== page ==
Queen Latifah’s family — including her father and sister, her best friends, a couple of her aunts, an uncle and a cousin — appeared in a video. “That ‘Equalizer’ show is just the bomb,” said one aunt.

The rest of Latifah’s segment — introduced by 5-year-old rapper VanVan, featured performances by MC Lyte, Monie Love, Yo-Yo, D-Nice, Rapsody, the Clark Sisters and the very choir her late mother had sung in — had the Kennedy Center audience alternatively swaying in their seats and then giving up chair-dancing altogether as old man rhythm jumped into their shoes.

Perhaps the most touching moment of her segment, though, was when Missy Elliott said that as teenager living in what she had always been told was “a man’s world,” there was Latifah, calling herself Queen, and unapologetically insisting on “Ladies First.”

Music continued to dominate as the evening wore down, especially in the tribute to Fleming.

“Your sonic DNA lives inside of me,” said actor and singer Tituss Burgess, who joined actress Christine Baranski and mezzo-soprano Susan Graham in a rendition of “You’ll Never Walk Alone” from “Carousel,” in which Fleming made her Broadway debut in 2018.

Singer and actress Dove Cameron, who played Fleming’s daughter in a London production of “The Light in the Piazza,” performed the musical’s title track and said she’s “never not astounded by the quality of human that Renée is.”

Closing out the evening was the tribute to Gibb, which kicked off with a star-studded video with the likes of Dolly Parton, Lionel Richie, Barbra Streisand and Paul McCartney.

The band Little Big Town had the audience clapping along to the Bee Gees’ “Lonely Days.” Singer Michael Buble complimented Gibb’s famously luxurious hair and sang his dreamy version of “How Can You Mend a Broken Heart,” the song that helped launch Buble’s career. Broadway star and singer Ben Platt performed a funky “Nights on Broadway.”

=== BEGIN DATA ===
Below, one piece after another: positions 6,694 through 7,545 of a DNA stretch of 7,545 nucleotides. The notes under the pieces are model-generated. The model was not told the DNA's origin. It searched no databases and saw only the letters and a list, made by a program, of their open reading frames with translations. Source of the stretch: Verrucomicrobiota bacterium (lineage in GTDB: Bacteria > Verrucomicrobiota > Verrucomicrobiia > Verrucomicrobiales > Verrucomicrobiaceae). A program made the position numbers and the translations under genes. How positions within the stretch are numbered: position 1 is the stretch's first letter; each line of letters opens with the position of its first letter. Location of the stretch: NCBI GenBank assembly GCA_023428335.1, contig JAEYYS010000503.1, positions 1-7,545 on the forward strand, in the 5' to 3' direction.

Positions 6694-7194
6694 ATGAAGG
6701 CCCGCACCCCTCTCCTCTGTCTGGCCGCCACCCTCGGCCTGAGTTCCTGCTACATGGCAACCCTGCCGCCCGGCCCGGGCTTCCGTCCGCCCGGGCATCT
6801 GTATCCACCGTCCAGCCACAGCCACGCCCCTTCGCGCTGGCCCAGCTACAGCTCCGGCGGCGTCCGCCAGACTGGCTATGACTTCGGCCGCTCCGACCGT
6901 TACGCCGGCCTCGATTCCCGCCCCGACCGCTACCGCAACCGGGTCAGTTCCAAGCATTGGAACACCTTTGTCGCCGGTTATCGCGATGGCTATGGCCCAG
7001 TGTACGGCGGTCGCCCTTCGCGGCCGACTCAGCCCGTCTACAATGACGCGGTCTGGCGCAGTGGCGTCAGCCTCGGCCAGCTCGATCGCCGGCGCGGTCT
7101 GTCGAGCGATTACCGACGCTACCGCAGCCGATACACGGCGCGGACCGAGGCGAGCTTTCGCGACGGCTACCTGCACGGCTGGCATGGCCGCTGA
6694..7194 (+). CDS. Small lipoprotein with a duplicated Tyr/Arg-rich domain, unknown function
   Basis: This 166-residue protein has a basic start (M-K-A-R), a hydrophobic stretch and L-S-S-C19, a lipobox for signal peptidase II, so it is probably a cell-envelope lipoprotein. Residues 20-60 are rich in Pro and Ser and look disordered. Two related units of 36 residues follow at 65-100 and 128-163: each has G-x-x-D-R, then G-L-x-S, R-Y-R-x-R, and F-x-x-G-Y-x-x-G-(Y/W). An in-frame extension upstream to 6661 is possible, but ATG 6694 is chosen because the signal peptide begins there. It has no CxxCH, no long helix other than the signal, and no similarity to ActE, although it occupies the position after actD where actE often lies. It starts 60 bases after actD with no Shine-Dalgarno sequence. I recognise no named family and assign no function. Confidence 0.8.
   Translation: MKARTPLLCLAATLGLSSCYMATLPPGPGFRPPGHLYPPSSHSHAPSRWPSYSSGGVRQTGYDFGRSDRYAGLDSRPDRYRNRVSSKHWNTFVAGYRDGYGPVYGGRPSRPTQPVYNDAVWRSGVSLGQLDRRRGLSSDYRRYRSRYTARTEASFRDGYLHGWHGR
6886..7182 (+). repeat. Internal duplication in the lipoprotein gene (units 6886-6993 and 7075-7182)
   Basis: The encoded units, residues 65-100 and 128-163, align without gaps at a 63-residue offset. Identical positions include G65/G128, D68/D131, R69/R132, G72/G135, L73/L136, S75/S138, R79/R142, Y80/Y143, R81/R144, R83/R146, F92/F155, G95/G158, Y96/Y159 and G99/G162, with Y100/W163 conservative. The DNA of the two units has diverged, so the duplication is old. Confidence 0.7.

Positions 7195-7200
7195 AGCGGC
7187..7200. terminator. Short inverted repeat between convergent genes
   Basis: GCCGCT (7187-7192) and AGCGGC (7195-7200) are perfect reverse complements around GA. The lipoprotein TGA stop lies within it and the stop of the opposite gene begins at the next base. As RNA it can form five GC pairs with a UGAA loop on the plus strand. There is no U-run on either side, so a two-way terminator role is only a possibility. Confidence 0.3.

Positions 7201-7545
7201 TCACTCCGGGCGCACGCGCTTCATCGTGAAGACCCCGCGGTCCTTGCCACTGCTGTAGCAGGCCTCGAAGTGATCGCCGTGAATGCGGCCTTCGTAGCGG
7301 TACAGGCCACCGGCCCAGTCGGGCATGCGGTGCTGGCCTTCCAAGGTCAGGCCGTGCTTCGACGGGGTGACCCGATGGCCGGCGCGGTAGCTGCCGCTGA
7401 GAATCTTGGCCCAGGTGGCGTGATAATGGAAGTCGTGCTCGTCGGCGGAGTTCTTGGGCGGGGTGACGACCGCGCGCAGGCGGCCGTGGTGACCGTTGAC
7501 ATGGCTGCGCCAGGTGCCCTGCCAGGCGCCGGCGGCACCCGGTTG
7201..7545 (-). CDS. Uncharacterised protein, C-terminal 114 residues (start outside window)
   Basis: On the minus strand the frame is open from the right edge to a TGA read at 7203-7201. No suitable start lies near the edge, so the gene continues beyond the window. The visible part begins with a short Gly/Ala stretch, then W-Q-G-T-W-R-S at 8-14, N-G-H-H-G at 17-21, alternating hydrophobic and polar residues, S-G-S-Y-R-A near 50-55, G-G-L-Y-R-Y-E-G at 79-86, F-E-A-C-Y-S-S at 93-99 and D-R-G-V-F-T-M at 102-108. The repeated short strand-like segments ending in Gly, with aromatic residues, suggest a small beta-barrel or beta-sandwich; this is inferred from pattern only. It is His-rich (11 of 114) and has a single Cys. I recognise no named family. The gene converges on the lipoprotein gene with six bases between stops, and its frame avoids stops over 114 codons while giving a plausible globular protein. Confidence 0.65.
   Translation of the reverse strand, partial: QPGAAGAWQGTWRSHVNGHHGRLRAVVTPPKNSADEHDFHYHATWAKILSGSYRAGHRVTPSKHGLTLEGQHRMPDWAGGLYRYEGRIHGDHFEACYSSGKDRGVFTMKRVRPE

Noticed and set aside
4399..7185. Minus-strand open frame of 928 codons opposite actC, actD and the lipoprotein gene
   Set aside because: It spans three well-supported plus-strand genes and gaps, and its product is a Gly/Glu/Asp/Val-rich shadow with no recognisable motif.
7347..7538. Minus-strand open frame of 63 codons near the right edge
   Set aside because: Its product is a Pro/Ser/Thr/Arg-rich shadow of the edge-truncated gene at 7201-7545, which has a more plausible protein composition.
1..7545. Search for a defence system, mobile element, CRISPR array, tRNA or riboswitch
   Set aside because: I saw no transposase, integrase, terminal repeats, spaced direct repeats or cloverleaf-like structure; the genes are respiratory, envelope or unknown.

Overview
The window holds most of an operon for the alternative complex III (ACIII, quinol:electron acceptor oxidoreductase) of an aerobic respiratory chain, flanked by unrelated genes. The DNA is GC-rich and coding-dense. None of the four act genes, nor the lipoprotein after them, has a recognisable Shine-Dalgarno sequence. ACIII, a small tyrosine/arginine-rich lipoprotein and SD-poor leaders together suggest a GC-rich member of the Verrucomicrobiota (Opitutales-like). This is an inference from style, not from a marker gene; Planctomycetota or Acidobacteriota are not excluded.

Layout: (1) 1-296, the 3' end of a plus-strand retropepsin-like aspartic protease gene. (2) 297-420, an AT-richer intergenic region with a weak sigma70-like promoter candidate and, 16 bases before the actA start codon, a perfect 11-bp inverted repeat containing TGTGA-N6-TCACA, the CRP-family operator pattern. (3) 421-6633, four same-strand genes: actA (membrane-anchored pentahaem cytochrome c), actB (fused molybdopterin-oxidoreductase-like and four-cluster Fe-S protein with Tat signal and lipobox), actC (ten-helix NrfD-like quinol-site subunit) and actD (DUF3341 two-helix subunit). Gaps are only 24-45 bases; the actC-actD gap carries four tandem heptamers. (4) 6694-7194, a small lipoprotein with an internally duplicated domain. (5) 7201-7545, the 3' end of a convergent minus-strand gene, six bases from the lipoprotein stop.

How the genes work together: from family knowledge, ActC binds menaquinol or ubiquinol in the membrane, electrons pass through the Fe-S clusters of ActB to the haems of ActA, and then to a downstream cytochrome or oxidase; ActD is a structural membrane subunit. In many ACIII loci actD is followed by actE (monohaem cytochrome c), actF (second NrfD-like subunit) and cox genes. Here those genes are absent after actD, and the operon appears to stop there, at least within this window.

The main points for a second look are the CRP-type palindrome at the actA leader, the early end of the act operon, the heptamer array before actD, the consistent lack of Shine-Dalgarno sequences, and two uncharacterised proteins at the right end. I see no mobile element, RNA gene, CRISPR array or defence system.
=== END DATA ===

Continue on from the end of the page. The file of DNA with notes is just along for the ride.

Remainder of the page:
And if the energy had begun to wane — (it hadn’t) — actress and singer Ariana DeBose fed the crowd one last uncut jolt with a raucous medley of Gibb’s biggest hits, ending in a hurricane of confetti.

“Stayin’ Alive,” indeed.

All that giddiness really began at a Saturday night dinner at the State Department, where the honorees received their medallions.

The evening included the usual sweet platitudes about the power and importance of art. Secretary of State Antony Blinken discussed how the performing arts bind humanity. “We could use more connection, we could use more empathy, we could use more understanding in the world around us,” he said. David Rubenstein, chairman of the Kennedy Center, later added, “Art is not a form propaganda. Art is a from of truth.”

Moreno took emceeing to a new level, telling Crystal that his medallion was crooked (“Just like this town, sometimes,” he replied), flirting with Gibb (“You sexy creature,” she yelled), and occasionally (and proudly) going fully off-script.

Fleming sang “Happy Birthday” to novelist Ann Patchett, who was toasting her. Gibb assured the audience that he’s not a bow-tie guy and that that thing was coming off ASAP. Latifah began her speech by saying, “Hey, Rob Reiner!”

Crystal teared up. Warwick teared up. Latifah teared up. Moreno teared up.

Let’s save some time: Pretty much everyone with working tear ducts who spoke teared up.

Even giddy weekends need a dash of earnestness.

Emily Yahr contributed to this report.

The Kennedy Center Honors will be broadcast Dec. 27 at 9 p.m. Eastern on CBS and stream on Paramount Plus.